What is range_lerp() ? What are it's function ?

ari484ari484 Posts: 23Member

What is range_lerp() ? What are it's function ?


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  • MegalomaniakMegalomaniak Posts: 4,173Admin
    edited September 2018 Accepted Answer

    from http://docs.godotengine.org/ko/latest/classes/class_@gdscript.html#class-gdscript-range-lerp
    Maps a value from range [istart, istop] to [ostart, ostop].
    range_lerp(75, 0, 100, -1, 1) # returns 0.5

    And it was added in this commit:
    https://github.com/godotengine/godot/commit/d28da86f9ff5a70284e4a2078fa08867d4858a57


    OK, so lets look at the above example again:
    range_lerp(75, 0, 100, -1, 1) # returns 0.5

    The 75 is the integer value plugged into it, and then two ranges are given to it. If we look at the ranges given, 0 to 100 and -1 to 1 here are stated to be equivalent so the input of 75 is effectively then interpreted as 0.5(since that is three fourths, or 75 percent of the way linearly from -1 to 1) which is the value returned by the function.

    As for the term lerp, it is short for linear interpolation.

  • Erich_LErich_L Posts: 342Member

    Would it be too much to ask for someone to share what range_lerp would look like in mathematical notation?

  • xyzxyz Posts: 452Member
    edited November 26

    @Erich_L said:
    Would it be too much to ask for someone to share what range_lerp would look like in mathematical notation?

    Imho, much better name for range_lerp would be remap. Because it remaps the value from one min/max range to another.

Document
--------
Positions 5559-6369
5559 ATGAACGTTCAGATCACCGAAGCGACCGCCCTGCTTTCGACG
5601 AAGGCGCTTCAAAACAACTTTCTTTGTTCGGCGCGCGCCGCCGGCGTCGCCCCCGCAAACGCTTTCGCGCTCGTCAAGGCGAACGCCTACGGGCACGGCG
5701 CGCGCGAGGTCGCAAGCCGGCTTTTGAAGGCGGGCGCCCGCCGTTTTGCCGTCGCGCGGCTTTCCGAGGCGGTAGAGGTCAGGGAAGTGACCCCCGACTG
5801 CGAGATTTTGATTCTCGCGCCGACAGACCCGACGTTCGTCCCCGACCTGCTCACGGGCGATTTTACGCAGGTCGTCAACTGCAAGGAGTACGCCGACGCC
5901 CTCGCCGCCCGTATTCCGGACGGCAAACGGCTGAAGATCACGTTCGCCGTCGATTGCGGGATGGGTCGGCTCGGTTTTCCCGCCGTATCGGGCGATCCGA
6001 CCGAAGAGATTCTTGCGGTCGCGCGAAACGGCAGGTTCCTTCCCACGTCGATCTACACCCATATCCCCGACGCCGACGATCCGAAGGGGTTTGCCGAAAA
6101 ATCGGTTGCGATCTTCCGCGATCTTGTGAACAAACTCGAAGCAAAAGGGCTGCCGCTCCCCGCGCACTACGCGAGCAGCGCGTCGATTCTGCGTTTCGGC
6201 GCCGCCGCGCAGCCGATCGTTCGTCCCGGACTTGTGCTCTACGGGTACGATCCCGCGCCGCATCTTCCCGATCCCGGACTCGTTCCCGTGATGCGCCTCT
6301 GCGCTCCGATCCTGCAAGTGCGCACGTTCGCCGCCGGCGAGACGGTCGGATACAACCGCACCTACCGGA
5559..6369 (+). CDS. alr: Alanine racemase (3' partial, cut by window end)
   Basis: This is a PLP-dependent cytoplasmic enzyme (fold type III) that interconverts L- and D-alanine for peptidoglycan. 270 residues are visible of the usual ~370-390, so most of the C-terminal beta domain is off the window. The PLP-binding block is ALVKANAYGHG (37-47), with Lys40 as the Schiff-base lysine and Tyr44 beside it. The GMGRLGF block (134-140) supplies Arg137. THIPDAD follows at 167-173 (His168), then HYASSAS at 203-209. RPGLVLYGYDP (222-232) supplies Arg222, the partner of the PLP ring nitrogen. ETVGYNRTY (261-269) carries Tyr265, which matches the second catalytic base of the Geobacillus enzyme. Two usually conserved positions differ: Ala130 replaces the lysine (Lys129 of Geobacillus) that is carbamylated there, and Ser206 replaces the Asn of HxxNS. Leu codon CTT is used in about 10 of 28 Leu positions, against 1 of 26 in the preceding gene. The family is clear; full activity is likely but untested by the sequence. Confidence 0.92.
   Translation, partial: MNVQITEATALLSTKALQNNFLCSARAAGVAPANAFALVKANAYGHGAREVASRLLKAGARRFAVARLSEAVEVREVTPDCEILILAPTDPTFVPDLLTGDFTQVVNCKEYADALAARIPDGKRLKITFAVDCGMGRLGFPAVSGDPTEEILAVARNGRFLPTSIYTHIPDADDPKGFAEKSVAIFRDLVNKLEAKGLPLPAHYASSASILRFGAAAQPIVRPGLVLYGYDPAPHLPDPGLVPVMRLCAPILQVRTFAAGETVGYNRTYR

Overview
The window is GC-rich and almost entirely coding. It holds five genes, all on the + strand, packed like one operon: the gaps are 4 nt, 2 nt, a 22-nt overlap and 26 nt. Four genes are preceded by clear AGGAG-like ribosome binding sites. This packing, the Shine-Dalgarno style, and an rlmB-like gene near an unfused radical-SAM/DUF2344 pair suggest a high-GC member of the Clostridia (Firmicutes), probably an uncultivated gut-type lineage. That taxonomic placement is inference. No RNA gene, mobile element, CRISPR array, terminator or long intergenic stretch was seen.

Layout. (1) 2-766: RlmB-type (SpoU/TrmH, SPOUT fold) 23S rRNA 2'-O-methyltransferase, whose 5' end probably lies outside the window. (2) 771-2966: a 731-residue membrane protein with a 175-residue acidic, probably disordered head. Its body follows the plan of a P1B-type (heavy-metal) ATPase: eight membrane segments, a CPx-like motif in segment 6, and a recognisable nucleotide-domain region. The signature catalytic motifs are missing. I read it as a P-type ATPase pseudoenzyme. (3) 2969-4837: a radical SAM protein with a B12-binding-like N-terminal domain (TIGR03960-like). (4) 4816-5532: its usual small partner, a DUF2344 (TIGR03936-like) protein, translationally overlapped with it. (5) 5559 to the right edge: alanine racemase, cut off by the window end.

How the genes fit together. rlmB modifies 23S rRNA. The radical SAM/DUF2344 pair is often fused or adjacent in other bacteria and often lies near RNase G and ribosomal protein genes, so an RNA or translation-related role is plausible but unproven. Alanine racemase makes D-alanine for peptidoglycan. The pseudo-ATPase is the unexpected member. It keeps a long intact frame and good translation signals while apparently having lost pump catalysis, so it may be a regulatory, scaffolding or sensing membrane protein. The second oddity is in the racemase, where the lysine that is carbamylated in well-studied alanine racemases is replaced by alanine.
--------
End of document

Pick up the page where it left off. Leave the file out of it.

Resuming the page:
Math is rather simple:

    func range_lerp(value, min1, max1, min2, max2):
        var value_norm = inverse_lerp(min1, max1, value)
        return lerp( min2, max2, value_norm)
    

    while lerp and inverse_lerp are:

    func lerp(min, max, parameter):
        return min + (max-min) * parameter
    
    func inverse_lerp( min, max, value):
        return (value-min) / (max-min)
    
  • Erich_LErich_L Posts: 342Member

    Thankyou @xyz, I think
    by

        var value_norm = inverse_lerp(min1, min2, value)
    

    you meant

        var value_norm = inverse_lerp(min1, max1, value)
    
  • xyzxyz Posts: 452Member

    @Erich_L Yep, good catch! Corrected it now.

  • Erich_LErich_L Posts: 342Member

    @xyz It really isn't that complicated but it was a bit much for my brain to chew on, so thanks again this helped me a lot. Also, interestingly, even thought I have min1 and max2 set to zero and therefore the equation can be simplified significantly, I found that continuing to use range_lerp() was five percent faster than the simplified version.

  • xyzxyz Posts: 452Member
    edited November 26

    Sure. It's always better to let native code do the grunt work. Adding two numbers in native code is much faster than doing so in the script.

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